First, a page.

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Answered 2011-05-06 02:54:12

Many viruses can infiltrate a host's DNA to replicate itself. An example of this is the AIDS virus.

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RNA viruses replicate in the cytosol.


The retroviruses are enveloped viruses that have two complete copies of sRNA. They also contain the enzyme reverse transcriptase, which uses the viral RNA to form a complementary strand of DNA, which is then replicated to form a dsDNA.This reaction is exactly the reverse of the typical transcription step (DNA -> RNA) in protein synthesis. This why they are called retroviruses.For virus replication to continue, the newly formed DNA must be transcribed into viral RNA that will function as mRNA for viral protein synthesis and be incorporated into new virions.To do so, the DNA must first migrate to the host cell nucleus and become incorporated into chromosomes of host cells. Such integrated viral DNA is known as a provirus.


The Viral DNA is Replicated Along With Host Cell DNA. Eventually, Viral DNA Seperate Out Of The Host DNA and Construct New Virus Particles.


In the lytic cycle, the viral DNA can maintain a separate existence from the host DNA, but the host DNA replicates the viral DNA. The replicated viruses eventually become so numerous that the cell bursts releasing the new viruses which can then affect more cells. Another viral mechanism, the lysogenic cycle, involves combining the viral DNA with the host DNA, which will be passed on to daughter cells during cell reproduction. Eventually, during unfavorable, conditions, the lytic cycle will occur, and the infected cells will start replicating viruses, which will then eventually cause the cell to burst, releasing the new viruses.



it becomes a part of the bacterial DNA and it can be replicated into the daughter cells. this cycle doesn't harm the bacterial cell but it can change into the lysis cycle and kill the host cell


it is viral and is caused by Hivor Reks attacking WBC cells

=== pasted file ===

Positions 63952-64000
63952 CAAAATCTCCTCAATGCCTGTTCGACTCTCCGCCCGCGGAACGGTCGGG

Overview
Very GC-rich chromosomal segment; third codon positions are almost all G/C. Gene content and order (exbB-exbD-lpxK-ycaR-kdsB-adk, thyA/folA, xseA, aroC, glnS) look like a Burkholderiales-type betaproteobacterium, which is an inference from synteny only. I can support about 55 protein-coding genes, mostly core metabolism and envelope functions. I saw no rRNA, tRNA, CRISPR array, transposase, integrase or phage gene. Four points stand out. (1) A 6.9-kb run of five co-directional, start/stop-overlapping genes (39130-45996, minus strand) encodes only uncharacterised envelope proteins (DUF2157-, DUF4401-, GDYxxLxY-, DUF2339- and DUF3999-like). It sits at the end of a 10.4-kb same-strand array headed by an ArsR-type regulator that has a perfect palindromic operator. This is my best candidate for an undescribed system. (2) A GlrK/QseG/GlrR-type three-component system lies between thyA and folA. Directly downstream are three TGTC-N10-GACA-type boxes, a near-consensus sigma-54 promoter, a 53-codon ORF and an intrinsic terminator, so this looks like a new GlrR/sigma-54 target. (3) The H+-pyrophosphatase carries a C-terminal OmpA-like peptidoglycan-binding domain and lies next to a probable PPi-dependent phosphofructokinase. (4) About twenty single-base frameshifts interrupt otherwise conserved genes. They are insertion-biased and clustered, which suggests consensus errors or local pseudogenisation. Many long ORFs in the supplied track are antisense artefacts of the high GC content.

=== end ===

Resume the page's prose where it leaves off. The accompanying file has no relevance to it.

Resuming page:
Being able to visualize cells in a blood smear allows for faster diagnosis of certain viral diseases. Viruses can be seen attached to a cell and identified.


By controlling the host cell's protein synthesis for production of viral protein.These viral proteins infect the adjacent cells of host cell.


There are two types of infections bacterial and viral. Viral infections are hard to treat, because they are inside the blood cells.


Bacterial or Viral infections are a couple of ways cells are damaged or killed.


Viral Infections are diagnosed by the presence of the immune systems production of antibodies, viral fighting cells produced specifically for that specific virus.


Viral infections are caused by viruses, which are not living organisms. They are a protein mass with RNA attached to it. Antibiotics do not work on viruses because they are not living, and the only way to be cured of a virus is to wait it out and have your white blood cells and antibodies fight it off.


None. It's a viral enzyme.


The virus infects and kills cells when it reproduces. When the immune system sees the virus and the fragments of dead cells it responds by producing free antibodies and bound antibodies attached to killer T cells. When the bound antibodies recognize infected cells the killer T cells kill the infected cells to suppress further viral reproduction. Free antibodies bind free virus particles into inert clumps to stop further infection.So the viral infection damages the body two ways: directly and indirectly via the immune response. Often the indirect damage caused by the immune system is more severe than the direct viral damage.


No, Blood Agar does not support viral cultivation. If you have a nutrient agar plate with a lawn of cells coating the surface, you could add viruses to the lawn and the viral culture will survive on the plate by infecting the cells in the lawn, clearing them as the cells are lysed. The areas of clearance on the plate are called plaques.


Viral diseases are caused by viruses which live in our cells as a host. So, killing them by antibiotics means killing our own cells. This is why antibiotics are not effective against viral diseases.


Interferon binds to neighboring cells and stimulates these cells to produce antirival proteins which can prevent viral replication in these cells



No. They simply infect cells, and release viral DNA and capsid protiens. Cellular enzymes replicate viral DNA and transcribe viral DNA into viral mRNA--which use more host enzymes to make more viral proteins. New capsids and viral DNA self-assemble in the cell.


A laboratory test. For a viral culture, sputum is mixed with commercially-prepared animal cells in a test tube. Characteristic changes to the cells caused by the growing virus help identify the virus.


Some plant viruses and some bacterial viruses have RNA genome .


This cycle is called the lysogenic cycle. The other cycle that kills the cell is called the lytic cycle.


when they are born the cells are created by their parents' genes. So they are there when the animal is formed.


all cells except for the viral cell



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